Jonesboro is a city located on Crowley's Ridge in the northeastern corner of the U. S. State of Arkansas. Jonesboro is one of the home of Arkansas State University. According to the 2010 Census, the city had a population of 71,551 and is the fifth-largest city in Arkansas. Jonesboro is the economic center of northeastern Arkansas, it is the principal city of Arkansas Metropolitan Statistical Area. In 2010, the Jonesboro metropolitan area had a population of 121,026 and a population of 163,116 in the Jonesboro-Paragould Combined Statistical Area. Jonesboro is a regional center for manufacturing, medicine and trade; the Jonesboro area was first inhabited for thousands of years by indigenous peoples. At the time of European encounter, historic tribes included the Osage, the Caddo, the Quapaw; the name of the state of Arkansas comes from the Quapaw language. French and Spanish traders and trappers had relations with these groups. After the United States acquired this territory in the Louisiana Purchase of 1803, American settlers made their way to the area where Jonesboro is located.
They began exploring, hunting and trading with the local Indian tribes. A permanent settlement of Jonesboro was set up shortly after 1815. In 1859, land was taken from nearby Greene and Poinsett counties and was used to form Craighead County. Jonesboro was designated as the original county seat; as the population increased in the west of the county, Lake City was named as the second seat. In 1859 Jonesboro had 150 residents, it was named after State Senator William A. Jones in recognition of his support for the formation of Craighead County. Spelled Jonesborough, the city name was shortened to its present-day spelling. During the late 19th century, the city tried to develop its court system and downtown infrastructure. Shortly after being named county seat, the highest point in Jonesboro was identified and a court house was planned for construction; this was delayed for several years. The first court house was completed but was destroyed by a fire in 1869. A store across from this site was used as a court house.
It was destroyed in an 1876 fire. Another building was constructed on the same site, but it fell to a fire in 1878, a major one that destroyed most of downtown Jonesboro. Soon afterward, another court house was constructed, it still stands; the St. Louis Southwestern Railway, known as the Cotton Belt Railroad was constructed through Jonesboro, with its tracks passing just north of the center of the city. During the first train's journey, it became stuck and supplies had to be carried into town, it connected St. Louis to points in Texas. Other major railways began to construct tracks to and from Jonesboro, including the St. Louis–San Francisco Railway and Missouri Pacific Railroad; some of the rail companies still use the tracks that run through Jonesboro. The city set up the Jonesboro School District in 1899. In 1900, St. Bernard's Regional Medical Center was established by the Olivetan Benedictine Sisters; the Grand Leader Department Store, the first department store in the city, was opened in 1900.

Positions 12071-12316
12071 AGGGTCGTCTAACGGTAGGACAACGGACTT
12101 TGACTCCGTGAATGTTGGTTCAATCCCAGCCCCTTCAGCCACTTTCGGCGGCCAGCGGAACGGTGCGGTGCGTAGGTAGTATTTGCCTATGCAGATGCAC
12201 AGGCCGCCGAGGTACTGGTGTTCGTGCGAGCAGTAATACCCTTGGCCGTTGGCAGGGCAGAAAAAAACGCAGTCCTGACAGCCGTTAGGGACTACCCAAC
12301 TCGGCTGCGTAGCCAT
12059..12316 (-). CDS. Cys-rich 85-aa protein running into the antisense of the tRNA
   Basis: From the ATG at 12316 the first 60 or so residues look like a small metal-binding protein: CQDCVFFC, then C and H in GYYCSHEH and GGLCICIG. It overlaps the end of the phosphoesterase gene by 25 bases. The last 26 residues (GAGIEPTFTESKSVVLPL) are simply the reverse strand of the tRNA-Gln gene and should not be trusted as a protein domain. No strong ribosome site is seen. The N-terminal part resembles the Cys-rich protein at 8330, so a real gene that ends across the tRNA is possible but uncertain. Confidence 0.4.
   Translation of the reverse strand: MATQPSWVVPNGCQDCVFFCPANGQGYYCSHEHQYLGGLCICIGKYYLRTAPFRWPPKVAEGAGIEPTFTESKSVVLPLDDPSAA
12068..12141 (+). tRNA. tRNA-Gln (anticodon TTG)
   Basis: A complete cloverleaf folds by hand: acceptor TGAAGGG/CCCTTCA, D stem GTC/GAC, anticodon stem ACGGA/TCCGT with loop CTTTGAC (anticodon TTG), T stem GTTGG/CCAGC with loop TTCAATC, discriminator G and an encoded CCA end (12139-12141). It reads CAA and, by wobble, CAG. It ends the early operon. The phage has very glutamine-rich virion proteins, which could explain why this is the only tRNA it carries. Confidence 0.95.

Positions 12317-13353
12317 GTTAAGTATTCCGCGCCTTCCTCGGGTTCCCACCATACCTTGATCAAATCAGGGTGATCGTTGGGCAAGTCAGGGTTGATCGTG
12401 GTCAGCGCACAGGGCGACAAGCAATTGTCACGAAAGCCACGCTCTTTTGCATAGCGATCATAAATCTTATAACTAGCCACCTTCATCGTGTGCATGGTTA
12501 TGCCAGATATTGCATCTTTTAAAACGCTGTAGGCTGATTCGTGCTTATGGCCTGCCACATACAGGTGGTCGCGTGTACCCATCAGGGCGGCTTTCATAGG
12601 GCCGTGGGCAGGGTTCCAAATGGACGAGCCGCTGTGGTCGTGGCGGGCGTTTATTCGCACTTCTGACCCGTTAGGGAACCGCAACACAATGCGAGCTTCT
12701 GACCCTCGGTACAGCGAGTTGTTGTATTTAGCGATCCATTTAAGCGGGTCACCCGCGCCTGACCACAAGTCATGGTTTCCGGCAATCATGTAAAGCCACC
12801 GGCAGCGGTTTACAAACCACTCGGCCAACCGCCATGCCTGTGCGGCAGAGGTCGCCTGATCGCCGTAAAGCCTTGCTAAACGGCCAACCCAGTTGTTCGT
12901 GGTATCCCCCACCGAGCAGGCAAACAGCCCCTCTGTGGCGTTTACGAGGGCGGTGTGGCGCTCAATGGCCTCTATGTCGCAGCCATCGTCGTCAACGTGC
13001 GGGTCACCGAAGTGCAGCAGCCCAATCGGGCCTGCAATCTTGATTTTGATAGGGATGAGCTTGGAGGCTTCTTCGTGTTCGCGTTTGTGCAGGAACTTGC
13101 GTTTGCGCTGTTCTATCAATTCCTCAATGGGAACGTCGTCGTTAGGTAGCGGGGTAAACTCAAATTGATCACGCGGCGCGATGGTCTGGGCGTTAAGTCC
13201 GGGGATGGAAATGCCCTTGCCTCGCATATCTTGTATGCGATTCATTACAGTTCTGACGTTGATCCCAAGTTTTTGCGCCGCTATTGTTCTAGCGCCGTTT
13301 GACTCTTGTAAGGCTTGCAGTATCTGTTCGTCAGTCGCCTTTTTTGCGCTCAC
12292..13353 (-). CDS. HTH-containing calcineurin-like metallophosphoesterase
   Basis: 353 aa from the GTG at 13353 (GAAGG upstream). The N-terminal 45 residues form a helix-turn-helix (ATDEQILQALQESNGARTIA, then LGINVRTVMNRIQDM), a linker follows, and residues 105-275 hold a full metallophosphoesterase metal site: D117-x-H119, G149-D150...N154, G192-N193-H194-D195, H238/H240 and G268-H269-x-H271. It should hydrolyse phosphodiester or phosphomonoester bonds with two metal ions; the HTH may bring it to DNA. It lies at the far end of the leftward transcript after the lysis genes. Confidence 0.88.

Woodland College and two schools within the Jonesboro School District were opened in 1904. Arkansas State College was established in 1909, a year in which the first horseless carriages were driven in the city. There is a recording on a Sanborn Fire Insurance Map dating back to March 1897 of a Presbyterian Church existing at the corner of Church St. and Monroe, a Christian church located at the corner of Union and Huntington Ave. Other early churches of the city were started in the 1910s. First Baptist Church was founded in 1911, First Methodist Church in 1916. On September 10, 1931, Governor Harvey Parnell authorized the Arkansas National Guard to be deployed in Jonesboro to quell the Church War, a clash between the followers of Joe Jeffers and Dow H. Heard, the pastor of the First Baptist Church of Jonesboro. Jeffers' supporters attacked the mayor and police chief, resulting in front-page coverage of the incident in The New York Times. During the 20th century, Jonesboro began to diversify its economy, with industrial businesses that allowed it to grow beyond the cotton culture.
The university attracts educated residents. The Jonesboro Lynching of 1881 took place at midnight on March 12; the Decatur Daily Republican reported that four black men—Green Harris, Giles Peck, John Woods, Burt Hoskins —had been arrested and tried before magistrates Jackson and Akers at New Haven Church, eight miles north of Jonesboro. The hearing, which found that the men were guilty, was attended by several hundred people. According to this and several other reports, the accused made a complete confession; the magistrates bound them over to the grand jury, they were ordered taken to the jail in Jonesboro. The hour being late, however, it was decided to hold them overnight in the church under a strong guard; the large crowd dispersed, “muttering threats of vengeance.” Around midnight, between 200 and 300 masked men surrounded the church, overpowered the guards, broke in the doors and windows. They seized the accused, dragged them to a tree about 200 yards away, hanged them. Once again, the crowd dispersed, “leaving the bodies of their victims dangling in the air and presenting a horrible spectacle in the moonlight.”
According to the Republican, “The crime and punishment form one of the blackest pages in the annals of the state.” On May 15, 1968 an F4 tornado struck Jonesboro. The Westside Middle
Arkansas Highway 135